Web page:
Go ahead, try and tell Hannah Welte she can’t do something.

Then watch her go do it, just to prove you wrong.

Welte, who will graduate from Clinton High in a couple weeks, was standing at the starting line of the 300-meter hurdles last May in East Troy. It was the sectional meet, and she needed to finish in the top three to advance to state.

She was seeded eighth.

That she even got there was so Welte. After all, you don’t see too many 5-foot-3 hurdlers on the track.

Standing at the starting line, she was crying. That’s Welte, too. Watch her play a game of hoops sometime, as Clinton fans did the last three years, and her passion was worn prominently on her sleeve.

That’s her, diving for the loose ball. That’s her, seeing the passing lanes, making a steal and darting down the floor for a layup. And that’s also Welte committing a frustration foul, storming off to the bench and being comforted by her Grandpa Bill, a Clinton assistant coach.

Anyway, back at the starting line, Hannah is half-crying and half-fuming. Because guess what? Somebody said she couldn’t do something.

A few weeks prior, Welte was playing travel basketball and got a concussion. She shut it down for a while, as per instructions, and when she got back she was not feeling the love from her coaches.

Still want to do the hurdles, they asked. Really?

After all, Welte was already a part of a pair of relay teams that would be in contention for a spot in the WIAA Division 2 state meet.

Before regionals, the coaches asked again: Are you sure you want to do the hurdles?

Welte was sure. And she placed second.

Sectionals, now. Same question. You sure, Hannah? You’re seeded eighth, and it might tire you out.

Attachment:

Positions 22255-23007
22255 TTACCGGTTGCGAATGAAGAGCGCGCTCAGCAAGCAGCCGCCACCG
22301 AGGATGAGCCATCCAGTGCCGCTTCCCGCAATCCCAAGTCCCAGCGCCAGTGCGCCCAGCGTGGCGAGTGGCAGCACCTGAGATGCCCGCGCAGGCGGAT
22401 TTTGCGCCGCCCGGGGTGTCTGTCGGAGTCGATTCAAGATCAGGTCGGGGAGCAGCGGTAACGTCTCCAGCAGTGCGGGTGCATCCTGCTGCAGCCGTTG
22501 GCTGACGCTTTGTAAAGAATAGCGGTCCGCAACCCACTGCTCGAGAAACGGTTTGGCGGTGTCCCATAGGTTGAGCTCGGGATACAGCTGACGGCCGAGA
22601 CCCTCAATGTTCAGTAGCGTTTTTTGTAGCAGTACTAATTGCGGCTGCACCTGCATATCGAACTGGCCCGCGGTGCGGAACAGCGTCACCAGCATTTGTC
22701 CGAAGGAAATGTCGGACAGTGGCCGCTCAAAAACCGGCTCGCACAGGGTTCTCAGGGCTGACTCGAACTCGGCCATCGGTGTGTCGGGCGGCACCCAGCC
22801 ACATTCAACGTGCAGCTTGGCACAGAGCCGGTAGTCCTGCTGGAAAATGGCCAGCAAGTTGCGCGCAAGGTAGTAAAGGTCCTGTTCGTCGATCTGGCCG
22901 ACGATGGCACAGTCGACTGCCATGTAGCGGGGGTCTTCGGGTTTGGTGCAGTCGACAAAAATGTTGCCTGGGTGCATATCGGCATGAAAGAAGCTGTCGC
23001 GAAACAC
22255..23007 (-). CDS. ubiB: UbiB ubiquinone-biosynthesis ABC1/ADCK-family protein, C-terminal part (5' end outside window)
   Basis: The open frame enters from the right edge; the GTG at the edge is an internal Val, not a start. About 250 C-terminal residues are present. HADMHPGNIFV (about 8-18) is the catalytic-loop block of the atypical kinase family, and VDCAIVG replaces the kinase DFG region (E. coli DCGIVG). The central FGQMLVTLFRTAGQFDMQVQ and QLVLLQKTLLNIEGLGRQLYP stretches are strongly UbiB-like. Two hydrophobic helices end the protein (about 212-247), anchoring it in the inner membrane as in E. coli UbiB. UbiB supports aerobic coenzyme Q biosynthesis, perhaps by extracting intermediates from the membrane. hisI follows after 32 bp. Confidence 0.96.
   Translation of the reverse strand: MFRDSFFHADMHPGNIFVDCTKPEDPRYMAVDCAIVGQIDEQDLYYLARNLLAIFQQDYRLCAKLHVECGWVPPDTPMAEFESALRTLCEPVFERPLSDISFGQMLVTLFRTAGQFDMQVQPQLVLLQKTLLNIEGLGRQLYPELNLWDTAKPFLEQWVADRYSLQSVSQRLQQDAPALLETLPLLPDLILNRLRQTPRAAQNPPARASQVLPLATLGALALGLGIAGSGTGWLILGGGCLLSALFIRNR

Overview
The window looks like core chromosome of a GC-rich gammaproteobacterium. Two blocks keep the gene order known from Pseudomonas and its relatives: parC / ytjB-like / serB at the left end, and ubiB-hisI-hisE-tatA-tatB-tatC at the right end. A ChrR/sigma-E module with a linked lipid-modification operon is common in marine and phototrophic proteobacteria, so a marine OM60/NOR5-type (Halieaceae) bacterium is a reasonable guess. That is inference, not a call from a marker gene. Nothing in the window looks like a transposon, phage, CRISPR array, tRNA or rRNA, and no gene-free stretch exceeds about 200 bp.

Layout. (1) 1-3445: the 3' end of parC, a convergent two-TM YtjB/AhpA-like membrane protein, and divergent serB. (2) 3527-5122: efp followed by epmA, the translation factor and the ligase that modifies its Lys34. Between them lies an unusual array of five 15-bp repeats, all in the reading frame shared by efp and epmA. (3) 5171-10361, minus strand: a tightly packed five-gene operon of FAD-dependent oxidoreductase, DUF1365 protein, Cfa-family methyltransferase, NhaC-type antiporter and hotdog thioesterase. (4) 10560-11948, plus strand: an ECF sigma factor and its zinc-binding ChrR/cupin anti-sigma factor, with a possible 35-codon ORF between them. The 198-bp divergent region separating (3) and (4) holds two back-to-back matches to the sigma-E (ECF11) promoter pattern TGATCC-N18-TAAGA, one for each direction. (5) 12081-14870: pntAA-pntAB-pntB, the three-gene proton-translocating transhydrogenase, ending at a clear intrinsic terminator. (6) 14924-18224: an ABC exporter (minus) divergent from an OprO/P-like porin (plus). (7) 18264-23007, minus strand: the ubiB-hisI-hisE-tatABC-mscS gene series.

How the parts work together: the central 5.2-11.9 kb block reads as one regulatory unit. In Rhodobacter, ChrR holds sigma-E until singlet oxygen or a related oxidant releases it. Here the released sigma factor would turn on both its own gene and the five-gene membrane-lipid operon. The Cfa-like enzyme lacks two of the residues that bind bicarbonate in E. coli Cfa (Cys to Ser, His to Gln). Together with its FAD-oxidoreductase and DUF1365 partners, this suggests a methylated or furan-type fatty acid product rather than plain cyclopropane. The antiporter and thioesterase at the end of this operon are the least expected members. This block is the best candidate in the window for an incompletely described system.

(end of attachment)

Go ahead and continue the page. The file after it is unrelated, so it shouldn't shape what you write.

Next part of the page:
But she was sure.

The race began and Welte started out in decent shape. By the time she hit the curve, she was passing people. On the straightaway, there was no way she was finishing outside the top three.

Welte placed second. Her coaches wondered where that performance came from.

Welte smiled. She knew why she ran like that. It was that giant chip placed on her shoulder.

At the state meet, Welte saw the girls lined up next to her, all with legs to the sky. She laughed, knowing she had earned her spot. And she finished seventh after not being expected to even be in the finals.

The Clinton senior, standing 5-foot-3, had also long been told she was not tall enough to be an impactful basketball player at the varsity level.

She could only smile when she became a three-year starter and a key piece in Clinton’s strong team the last few years.

It should come as no surprise that the strongest part of her game is on the defensive end. It takes strength, athletic ability and quickness to be a tough defender. Mostly, though, it’s about heart. And it’s here where Welte is all-state.

It’s that hustle, that desire to go after every ball, that kept her up at night in March.

In the regional finals against Turner, Clinton was up in the final seconds. Welte was playing back on defense, ready to take advantage of a mistake.

She thought she sawa one and sprinted toward the ball. It was passed over her head, into the waiting arms of the sharpshooter she had been instructed not to leave.

Swish. Season over.

There are roughly 100 plays during the game that could have swung the outcome. Welte can only think of that one. Her greatest blessing, that heart, turned for a few weeks into a curse as she laid awake, thinking of what could have been.

As graduation approaches, Welte still thinks about it every day. She thinks about what could have been with track. All four members of that state-qualifying 4x100 relay team are back, and they had already booked reservations in La Crosse.

As for the hurdles, did you want to bet against her?

Didn’t think so.

Welte takes a deep breath sometimes and reflects on a career filled with defying the odds. She smiles, but she’s not satisfied. She is competing in both sports for Beloit College next year.

If you think she won’t be successful at the next level, you should tell her that.

Then watch her go do it.